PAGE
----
Building Work on Basements and Cellars

Basements and cellars

Many older houses have either a basement or a cellar. Basements were generally intended for use as kitchens and sculleries, or for similar purposes, by live-in staff. Cellars, on the other hand, were generally built under only part of the house, and their access was always just from inside the house (perhaps with a coal hole for deliveries). A typical cellar has no natural light or ventilation, and may possess only the most rudimentary damp-proofing. A basement clearly offers more scope for conversion into habitable rooms.

Structural work needs Building Regulations approval (you can use the building notice scheme instead of applying for written approval if you are confident your plans meet the Regulations). You also need approval if you are installing new sanitary or fuel-burning appliances, and any wiring work carried out should meet Wiring Regulations. A conversion will not need planning permission unless a change of use is involved: to a home office, a self-contained flat or a garage, for example.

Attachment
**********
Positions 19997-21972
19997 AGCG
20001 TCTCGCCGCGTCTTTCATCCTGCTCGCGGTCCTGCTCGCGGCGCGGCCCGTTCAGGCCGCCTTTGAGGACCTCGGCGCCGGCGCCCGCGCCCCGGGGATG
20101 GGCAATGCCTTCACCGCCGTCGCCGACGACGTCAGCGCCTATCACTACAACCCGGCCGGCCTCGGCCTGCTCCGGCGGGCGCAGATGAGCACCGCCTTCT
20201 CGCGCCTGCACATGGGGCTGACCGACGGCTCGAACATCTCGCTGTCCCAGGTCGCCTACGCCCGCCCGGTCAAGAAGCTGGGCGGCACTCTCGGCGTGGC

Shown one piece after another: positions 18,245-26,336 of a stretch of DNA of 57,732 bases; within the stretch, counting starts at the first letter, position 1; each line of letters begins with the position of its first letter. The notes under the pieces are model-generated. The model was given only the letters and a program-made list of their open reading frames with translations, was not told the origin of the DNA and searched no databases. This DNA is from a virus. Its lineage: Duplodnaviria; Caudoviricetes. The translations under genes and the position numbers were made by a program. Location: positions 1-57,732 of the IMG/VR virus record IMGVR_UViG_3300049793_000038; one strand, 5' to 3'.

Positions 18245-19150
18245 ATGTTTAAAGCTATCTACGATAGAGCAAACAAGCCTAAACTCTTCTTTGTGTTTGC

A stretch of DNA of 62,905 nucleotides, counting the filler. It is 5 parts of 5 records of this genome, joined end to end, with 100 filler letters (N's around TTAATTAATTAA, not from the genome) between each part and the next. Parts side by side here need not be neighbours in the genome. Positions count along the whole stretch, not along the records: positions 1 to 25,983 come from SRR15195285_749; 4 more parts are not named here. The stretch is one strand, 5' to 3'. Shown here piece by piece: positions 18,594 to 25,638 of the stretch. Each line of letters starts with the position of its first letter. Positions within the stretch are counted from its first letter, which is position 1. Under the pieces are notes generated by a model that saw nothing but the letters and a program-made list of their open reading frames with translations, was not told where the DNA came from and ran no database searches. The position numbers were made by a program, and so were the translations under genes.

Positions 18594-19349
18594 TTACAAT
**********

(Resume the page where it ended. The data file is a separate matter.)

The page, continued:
The major problem is likely to be that of damp (have a professional survey done). Work will involve putting down a polythene damp-proof membrane and perhaps a new floor, damp-proofing the walls, perhaps fitting a new staircase, and installing or upgrading services. It is generally best to fit independent heaters. Balanced-flue gas heaters are ideal in a basement conversion in which the flues can discharge their emissions into the outside air; electricity is best in a cellar conversion.

 

22. May 2011 by admin
Categories: Building Regulations/Planning Permission, Construction | Tags: , , | Comments Off on Building Work on Basements and Cellars

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